- Transvaal lions mate at all times of the year. A female Transvaal lion can give birth to 5 cubs.
- Because the gestation period is so short, the Transvaal cubs hardly weigh 5 pounds when they are born. The cubs are unable to open their eyes until they are 3 weeks old.
- The mothers care for all cubs that are born instead of only caring for their offspring.
- Cubs need nursing until they are 8 months old. During this time, cubs follow their mothers to learn how to hunt.
- The cub leaves the tribe at 2 years of age to start their tribe.
How Long Do Transvaal Lions Live – Transvaal Lion Lifespan
- Transvaal lions can live up to 15 years in the wild.
- In captivity, Transvaal lions can live up to 30 years.
What Do Transvaal Lions Eat – Transvaal Lion Diet
- Transvaal lions feed on large animals such as:
- blue wildebeest
- Thomson’s gazelle
- zebras that are present around the African grasslands.
Where Do Transvaal Lions Live – Transvaal Lion Habitat
- The Transvaal lion lives in semi-arid habitats including open grasslands and the savanna.
- They are generally found in Kalahari, Kruger Park, southern Namibia, southeastern Mozambique, and Zimbabwe.
How Many Transvaal Lion Are Left In The World – Transvaal Lion Population
- The total number of Transvaal lions is more than 2000 individuals in the well-protected Kruger National Park.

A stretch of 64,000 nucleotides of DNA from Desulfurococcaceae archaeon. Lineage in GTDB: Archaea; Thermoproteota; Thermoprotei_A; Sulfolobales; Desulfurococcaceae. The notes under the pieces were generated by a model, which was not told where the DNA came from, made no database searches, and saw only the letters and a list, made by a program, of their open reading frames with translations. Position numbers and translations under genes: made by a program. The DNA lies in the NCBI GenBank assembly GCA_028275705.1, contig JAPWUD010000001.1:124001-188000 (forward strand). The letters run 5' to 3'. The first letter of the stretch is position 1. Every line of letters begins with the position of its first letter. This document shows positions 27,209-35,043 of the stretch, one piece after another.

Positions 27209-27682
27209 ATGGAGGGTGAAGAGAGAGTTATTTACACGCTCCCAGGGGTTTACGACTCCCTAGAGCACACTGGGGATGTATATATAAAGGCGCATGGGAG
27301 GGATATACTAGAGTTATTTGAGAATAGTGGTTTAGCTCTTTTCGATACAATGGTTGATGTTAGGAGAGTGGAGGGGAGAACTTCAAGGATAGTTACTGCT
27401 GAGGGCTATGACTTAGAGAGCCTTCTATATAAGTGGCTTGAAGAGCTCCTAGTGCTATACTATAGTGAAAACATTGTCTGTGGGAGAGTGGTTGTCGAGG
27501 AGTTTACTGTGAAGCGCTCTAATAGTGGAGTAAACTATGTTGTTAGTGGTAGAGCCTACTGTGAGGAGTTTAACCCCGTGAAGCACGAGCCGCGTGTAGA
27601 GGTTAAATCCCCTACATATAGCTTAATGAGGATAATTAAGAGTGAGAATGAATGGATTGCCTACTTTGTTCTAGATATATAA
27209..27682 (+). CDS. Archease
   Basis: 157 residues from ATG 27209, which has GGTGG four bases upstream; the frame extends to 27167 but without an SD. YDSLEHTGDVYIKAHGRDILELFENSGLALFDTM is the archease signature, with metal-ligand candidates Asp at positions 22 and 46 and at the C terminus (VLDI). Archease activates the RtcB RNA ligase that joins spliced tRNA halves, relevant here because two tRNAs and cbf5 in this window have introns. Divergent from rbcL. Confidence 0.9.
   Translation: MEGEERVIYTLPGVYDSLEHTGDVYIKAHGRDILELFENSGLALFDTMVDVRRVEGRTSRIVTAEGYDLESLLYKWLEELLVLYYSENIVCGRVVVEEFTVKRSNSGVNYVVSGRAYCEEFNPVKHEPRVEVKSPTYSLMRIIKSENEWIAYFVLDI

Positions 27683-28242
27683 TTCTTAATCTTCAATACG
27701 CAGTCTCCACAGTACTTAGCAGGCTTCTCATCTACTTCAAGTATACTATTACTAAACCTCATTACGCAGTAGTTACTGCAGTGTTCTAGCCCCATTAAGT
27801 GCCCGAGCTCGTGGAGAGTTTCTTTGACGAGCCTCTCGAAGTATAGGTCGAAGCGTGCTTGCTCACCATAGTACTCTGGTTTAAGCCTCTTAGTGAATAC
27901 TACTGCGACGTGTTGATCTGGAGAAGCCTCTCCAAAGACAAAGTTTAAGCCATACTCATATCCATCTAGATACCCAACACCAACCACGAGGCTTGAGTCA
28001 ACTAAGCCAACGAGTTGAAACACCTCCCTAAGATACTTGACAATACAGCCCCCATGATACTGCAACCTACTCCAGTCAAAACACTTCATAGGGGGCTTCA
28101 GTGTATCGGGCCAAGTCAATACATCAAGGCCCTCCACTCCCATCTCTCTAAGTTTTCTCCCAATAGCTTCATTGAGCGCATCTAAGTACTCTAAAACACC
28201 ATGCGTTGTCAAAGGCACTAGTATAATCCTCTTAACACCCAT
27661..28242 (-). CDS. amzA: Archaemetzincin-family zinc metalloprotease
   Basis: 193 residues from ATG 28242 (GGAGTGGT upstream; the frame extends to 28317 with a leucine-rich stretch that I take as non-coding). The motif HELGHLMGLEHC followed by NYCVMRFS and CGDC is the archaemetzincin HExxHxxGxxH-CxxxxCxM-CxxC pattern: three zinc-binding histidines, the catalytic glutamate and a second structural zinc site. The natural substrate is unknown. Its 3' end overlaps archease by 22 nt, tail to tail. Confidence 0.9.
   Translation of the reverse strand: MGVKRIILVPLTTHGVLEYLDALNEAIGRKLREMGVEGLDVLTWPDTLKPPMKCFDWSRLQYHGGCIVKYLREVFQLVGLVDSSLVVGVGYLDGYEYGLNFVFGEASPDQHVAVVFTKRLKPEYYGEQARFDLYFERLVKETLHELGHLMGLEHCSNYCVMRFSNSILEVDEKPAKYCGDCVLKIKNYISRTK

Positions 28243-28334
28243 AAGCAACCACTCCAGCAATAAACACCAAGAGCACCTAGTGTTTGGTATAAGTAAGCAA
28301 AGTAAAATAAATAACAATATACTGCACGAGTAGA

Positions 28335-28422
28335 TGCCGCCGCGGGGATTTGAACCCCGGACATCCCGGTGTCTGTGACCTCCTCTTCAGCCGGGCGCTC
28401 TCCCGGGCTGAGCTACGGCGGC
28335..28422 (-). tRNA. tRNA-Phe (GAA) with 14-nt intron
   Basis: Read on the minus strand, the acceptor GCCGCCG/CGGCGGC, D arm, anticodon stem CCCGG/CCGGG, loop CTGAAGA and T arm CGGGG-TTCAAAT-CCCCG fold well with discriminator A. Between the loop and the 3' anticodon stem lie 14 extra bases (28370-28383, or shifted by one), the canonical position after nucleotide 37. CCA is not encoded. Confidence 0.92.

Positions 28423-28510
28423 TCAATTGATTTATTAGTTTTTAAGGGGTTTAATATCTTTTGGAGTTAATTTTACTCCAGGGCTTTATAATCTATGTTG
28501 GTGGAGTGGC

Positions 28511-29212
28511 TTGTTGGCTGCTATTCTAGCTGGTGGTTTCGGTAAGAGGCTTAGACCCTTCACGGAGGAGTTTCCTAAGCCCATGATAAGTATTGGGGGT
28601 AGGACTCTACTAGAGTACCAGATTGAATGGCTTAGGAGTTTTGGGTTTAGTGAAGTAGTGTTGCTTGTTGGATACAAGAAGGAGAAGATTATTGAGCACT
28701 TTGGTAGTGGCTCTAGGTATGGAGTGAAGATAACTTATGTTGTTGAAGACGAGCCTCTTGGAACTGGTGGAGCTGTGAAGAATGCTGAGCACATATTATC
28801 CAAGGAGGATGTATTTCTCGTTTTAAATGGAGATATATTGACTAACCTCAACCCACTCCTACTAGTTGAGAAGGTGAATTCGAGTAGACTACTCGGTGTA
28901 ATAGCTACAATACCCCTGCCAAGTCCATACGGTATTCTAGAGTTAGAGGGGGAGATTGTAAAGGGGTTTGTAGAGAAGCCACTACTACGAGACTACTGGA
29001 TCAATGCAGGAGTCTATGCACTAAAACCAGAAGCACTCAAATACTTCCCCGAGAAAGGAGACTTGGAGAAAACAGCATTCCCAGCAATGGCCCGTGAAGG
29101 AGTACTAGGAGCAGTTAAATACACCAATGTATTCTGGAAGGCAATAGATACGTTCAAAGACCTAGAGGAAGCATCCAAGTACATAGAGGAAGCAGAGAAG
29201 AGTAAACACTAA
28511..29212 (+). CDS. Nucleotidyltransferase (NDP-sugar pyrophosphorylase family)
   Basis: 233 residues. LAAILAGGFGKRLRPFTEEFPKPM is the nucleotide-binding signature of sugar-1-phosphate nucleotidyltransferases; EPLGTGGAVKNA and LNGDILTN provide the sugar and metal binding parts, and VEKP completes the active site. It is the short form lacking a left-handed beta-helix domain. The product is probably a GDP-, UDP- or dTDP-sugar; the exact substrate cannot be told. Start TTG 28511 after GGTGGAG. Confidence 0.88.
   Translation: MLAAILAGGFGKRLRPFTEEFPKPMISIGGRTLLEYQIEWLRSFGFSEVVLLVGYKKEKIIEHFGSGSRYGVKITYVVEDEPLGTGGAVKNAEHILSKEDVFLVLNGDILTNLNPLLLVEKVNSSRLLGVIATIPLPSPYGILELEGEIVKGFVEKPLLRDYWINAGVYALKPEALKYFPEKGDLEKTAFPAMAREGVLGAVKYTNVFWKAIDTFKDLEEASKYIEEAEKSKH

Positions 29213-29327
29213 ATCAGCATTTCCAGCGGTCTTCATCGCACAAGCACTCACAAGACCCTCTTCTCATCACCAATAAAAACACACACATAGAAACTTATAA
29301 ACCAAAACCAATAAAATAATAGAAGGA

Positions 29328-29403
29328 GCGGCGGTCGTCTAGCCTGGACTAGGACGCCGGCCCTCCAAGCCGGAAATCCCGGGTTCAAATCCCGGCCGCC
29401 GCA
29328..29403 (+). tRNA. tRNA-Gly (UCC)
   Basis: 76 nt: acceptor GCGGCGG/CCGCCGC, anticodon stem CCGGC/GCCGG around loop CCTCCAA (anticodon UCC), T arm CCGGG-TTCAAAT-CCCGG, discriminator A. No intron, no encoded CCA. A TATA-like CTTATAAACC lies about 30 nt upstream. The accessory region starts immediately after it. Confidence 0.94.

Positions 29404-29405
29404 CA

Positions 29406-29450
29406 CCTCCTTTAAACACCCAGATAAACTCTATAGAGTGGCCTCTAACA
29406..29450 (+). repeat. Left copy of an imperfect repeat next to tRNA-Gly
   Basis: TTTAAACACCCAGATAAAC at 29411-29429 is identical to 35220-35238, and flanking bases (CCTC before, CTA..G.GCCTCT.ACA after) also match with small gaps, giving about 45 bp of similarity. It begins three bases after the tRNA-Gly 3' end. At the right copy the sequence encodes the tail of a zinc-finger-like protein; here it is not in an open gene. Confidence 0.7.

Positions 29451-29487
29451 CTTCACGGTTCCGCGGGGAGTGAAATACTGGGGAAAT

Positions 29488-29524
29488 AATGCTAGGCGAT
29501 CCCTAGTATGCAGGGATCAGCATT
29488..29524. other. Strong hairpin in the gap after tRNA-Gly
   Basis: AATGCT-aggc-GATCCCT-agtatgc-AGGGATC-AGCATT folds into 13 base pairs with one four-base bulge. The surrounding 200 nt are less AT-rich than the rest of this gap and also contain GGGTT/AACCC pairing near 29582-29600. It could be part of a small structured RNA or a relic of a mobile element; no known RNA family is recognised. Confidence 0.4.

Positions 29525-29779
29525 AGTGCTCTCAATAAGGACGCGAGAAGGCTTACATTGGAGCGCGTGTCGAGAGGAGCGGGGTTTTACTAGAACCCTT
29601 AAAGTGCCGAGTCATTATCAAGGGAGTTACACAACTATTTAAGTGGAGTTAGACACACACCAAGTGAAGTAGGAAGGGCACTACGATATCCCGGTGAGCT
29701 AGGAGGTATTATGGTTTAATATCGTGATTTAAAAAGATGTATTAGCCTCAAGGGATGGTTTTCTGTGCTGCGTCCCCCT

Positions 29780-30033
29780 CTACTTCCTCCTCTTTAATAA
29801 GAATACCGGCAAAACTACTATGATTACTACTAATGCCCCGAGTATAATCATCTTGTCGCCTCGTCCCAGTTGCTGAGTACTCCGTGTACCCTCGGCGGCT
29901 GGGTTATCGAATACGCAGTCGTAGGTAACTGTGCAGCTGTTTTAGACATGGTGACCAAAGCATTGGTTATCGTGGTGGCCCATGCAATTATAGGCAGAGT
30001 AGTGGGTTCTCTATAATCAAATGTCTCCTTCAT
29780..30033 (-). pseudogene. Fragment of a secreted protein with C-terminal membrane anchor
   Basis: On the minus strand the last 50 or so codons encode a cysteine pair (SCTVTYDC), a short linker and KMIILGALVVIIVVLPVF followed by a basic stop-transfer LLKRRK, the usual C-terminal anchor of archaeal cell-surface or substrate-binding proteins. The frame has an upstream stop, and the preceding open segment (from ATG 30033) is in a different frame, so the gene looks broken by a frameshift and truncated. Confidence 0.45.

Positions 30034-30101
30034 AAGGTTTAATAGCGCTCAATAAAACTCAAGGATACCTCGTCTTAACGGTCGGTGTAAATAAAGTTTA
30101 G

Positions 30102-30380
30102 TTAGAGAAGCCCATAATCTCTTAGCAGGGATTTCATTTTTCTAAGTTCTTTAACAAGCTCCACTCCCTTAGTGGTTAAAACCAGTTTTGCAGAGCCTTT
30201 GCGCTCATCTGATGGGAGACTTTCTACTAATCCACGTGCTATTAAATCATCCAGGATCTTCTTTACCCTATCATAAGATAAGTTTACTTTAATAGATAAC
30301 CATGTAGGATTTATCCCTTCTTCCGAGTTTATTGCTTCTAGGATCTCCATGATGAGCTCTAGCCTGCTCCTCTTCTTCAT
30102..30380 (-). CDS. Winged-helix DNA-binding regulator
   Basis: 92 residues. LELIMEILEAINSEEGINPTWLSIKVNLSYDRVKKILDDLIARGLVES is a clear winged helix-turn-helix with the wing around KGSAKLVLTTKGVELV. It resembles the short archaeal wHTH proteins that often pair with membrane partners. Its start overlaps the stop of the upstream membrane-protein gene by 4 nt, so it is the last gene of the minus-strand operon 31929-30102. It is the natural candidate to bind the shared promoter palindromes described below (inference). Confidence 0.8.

Transvaal Lion Male Vs Female
- The Transvaal lion is famous for its iconic mane, which only the male possesses.
- Female Transvaal lions are the hunters and leaders of the pride, while male Transvaal lions defend the pride’s territory.
- One male Transvaal lion might mate with several female partners and even kill their cubs from previous male partners to have their cubs with her.
Transvaal Lion Physical Adaptations
Following are some of the physical adaptations of the Transvaal lion:
- Transvaal lions have the biggest eyes out of any meat-eating animal.
- Their sharp eyesight helps them spot their prey from miles away, making it easier for them to hunt down their prey.
- Transvaal lions have big and strong jaws which help them prey on large animals such as zebras and baboons.
- Transvaal lions have a rough tongue which aids them in peeling off the skin from the organism’s bone.
- Transvaal lions have strong front and hind legs that allow them to run very fast to catch their prey.
- They are also excellent jumpers and can jump over 35 feet in one leap.
Transvaal Lion Behavior
- Transvaal lions are huge cats that live in groups called pride.
- Each pride consists of 4-12 related adult females, 2-3 males, and cubs. The males protect and defend the pride while females hunt and lead the pride.
- The Transvaal lions usually hunt big animals like zebras, giraffes, and impalas but they might hunt smaller animals too, when necessary.